In this episode John and Gregg go further on the topic of “rigor,” which they initially discussed in episode # 64. In that episode they discussed rigor specifically in the context of reading and interpreting the Bible. In this episode they expand that discussion as Gregg suggests that rigor applies broadly to our entire lives.
Gregg explains that, in his view, human beings are not just cognitive machines or solely intellectually focused. Further, while a Christian perspective focuses on character, God is concerned with more that our character. Such other concerns would be improvement, diversity, and enjoyment. So Gregg notes that C. S. Lewis starts his Narnia series with Aslan proclaiming to all of the talking creatures, “I give you yourselves!” Yet the tendency with Christians is either to overlook this or overemphasize it.
John, however, is doubtful: the notions of God giving us ourselves or of enjoyment being an essential aspect of Christian living is very suspect from John’s Christian upbringing. For instance, Christians are often taught to “empty themselves” and “be nothing,” and similarly they are taught that they are on this earth to serve God, not to seek pleasure.
On the point of enjoying ourselves Gregg points to the “excessive” and “extravagant” acts of Jesus, where in John’s gospel the first of Jesus “signs” is the wedding of Cana, who not only created wine unnecessarily (John 2:4) but created very good wine (2:10). Gregg links this to further (and greater) extravagance and enjoyment in Isaiah 2 and 25 (where the wedding of Cana points both back to Isaiah 25 and foreshadows its eschatological fulfillment). Likewise Gregg notes how Brene Brown writes about the necessity of play, in order to be “whole hearted.” Thus rigor is the integration of one’s whole self, in seeking self-improvement but also diversification and enjoyment.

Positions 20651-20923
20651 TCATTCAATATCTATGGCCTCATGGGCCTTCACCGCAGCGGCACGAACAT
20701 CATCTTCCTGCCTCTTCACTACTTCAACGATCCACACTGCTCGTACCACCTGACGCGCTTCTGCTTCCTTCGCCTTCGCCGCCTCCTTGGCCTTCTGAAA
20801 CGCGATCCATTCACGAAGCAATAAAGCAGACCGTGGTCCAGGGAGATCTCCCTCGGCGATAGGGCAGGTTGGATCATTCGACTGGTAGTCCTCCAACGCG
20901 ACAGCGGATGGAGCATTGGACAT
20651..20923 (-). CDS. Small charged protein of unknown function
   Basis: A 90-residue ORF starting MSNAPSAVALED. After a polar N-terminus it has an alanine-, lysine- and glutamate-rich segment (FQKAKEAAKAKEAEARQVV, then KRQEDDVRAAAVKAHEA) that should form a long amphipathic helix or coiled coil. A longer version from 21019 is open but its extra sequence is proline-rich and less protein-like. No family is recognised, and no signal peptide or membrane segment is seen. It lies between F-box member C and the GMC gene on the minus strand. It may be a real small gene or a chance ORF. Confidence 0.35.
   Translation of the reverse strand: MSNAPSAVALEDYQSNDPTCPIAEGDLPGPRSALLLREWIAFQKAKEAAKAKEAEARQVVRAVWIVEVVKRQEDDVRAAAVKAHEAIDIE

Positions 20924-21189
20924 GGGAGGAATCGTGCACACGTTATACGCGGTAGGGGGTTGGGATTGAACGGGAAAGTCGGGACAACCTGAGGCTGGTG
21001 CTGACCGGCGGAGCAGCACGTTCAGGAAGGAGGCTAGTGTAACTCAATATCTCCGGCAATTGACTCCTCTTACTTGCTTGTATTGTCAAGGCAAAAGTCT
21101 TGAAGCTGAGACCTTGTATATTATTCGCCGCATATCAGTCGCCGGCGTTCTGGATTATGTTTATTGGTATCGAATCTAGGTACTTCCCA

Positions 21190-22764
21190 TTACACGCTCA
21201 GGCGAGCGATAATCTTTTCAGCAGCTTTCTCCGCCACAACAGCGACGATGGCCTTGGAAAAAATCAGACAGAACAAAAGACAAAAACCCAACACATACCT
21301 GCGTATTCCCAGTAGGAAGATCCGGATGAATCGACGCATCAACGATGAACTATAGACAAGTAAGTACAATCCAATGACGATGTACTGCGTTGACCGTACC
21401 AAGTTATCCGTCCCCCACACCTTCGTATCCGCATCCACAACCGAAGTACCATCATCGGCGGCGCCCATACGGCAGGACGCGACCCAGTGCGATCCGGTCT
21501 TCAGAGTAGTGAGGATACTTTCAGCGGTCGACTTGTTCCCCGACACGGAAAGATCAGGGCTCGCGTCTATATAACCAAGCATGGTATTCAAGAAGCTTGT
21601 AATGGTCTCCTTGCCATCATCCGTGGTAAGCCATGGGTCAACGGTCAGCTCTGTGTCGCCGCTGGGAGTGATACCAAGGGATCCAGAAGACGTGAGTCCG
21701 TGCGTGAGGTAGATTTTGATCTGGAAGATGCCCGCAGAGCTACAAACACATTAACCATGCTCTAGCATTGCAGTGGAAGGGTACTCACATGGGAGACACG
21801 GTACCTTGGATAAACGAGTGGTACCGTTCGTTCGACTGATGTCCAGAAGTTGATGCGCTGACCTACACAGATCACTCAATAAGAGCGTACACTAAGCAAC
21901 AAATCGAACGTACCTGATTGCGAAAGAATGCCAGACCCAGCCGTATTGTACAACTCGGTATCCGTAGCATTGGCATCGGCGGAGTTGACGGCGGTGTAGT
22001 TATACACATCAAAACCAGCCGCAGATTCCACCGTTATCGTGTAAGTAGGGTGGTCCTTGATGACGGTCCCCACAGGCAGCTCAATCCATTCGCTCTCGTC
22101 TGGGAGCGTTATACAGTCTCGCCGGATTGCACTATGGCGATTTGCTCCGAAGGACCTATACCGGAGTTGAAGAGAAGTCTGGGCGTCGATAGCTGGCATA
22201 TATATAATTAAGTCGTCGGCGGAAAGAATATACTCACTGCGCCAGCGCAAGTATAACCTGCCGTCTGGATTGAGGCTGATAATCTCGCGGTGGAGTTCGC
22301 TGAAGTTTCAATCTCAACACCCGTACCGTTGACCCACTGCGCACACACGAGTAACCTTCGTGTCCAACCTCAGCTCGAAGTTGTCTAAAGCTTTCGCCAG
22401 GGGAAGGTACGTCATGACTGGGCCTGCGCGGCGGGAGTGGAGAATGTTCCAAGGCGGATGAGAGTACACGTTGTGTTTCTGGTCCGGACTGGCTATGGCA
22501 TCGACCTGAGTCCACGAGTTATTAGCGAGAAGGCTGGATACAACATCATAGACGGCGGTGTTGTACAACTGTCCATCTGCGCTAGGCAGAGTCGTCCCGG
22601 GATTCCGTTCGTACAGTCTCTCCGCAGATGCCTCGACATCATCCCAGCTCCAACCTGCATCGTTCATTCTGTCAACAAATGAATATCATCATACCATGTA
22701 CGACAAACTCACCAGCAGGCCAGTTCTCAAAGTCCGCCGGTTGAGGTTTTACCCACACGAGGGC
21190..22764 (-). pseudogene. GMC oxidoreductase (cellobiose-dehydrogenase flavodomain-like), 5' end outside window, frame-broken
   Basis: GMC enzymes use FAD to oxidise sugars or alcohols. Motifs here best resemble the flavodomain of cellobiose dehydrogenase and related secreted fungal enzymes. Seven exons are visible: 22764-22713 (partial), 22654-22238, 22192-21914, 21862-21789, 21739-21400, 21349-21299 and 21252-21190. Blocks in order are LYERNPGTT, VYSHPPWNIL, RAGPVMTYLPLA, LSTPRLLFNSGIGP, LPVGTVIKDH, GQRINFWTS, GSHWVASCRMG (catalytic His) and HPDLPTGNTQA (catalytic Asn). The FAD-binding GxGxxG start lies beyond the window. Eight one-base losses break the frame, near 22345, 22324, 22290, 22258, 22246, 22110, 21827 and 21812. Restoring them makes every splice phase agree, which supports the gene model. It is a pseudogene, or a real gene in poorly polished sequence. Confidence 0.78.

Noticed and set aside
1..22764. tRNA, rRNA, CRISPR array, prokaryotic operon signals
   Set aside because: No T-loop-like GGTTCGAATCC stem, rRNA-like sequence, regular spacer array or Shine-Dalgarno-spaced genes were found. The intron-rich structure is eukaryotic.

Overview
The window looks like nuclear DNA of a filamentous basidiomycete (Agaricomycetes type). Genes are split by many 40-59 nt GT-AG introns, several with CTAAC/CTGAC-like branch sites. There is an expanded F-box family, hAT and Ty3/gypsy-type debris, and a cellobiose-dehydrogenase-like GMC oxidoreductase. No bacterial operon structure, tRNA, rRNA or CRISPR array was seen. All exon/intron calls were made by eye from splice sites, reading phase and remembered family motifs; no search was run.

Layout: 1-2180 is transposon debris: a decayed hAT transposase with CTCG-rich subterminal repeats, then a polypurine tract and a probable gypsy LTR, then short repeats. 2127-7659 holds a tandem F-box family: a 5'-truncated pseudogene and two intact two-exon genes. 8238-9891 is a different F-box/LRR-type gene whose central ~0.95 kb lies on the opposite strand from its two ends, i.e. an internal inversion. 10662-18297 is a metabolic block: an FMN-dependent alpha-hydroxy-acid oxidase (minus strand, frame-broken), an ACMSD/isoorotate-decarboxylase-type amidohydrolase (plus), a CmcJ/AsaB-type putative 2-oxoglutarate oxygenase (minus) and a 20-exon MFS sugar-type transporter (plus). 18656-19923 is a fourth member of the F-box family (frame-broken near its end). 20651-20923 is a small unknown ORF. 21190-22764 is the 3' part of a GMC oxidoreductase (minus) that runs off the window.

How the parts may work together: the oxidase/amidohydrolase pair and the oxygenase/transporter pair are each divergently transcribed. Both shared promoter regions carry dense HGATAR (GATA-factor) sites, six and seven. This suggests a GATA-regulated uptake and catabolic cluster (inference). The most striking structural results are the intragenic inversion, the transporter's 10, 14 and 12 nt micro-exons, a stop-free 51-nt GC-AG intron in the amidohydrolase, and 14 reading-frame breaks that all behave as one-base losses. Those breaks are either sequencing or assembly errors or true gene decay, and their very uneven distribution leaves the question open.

On the point about “emptying oneself,” Gregg draws the (purposely false) analogy with a family expecting a new child and so who prepare their existing child to be loved less, because there is “only so much love to go around.” Yet clearly love does not work this way. Rather, love abounds in and through relationship, such that one who loves me does not seek me to be less myself or less present in order to enjoy / love me more–quite the reverse!
When John wonders what constitutes rigor in terms of self-diversification or enjoyment, Gregg suggests that In these regards rigor simply means doing it! In other words, being rigorous in some senses means being self-aware of my strengths and weaknesses in these areas, being willing to expose myself to new things, being spontaneous, and it may often include trusting others who may have a more diverse background or a more fluid relationship with ‘play’ than I do!
In short, Gregg affirms that life is good and meant to be good. There is good reason to be cautious and suspicious, yet there in an initial created goodness to the physical world and to human being that they have never fully lost. Thus Gregg also sees great reason for human beings to be enthusiastically involved in their own lives, for their improvement, diversification, and enjoyment.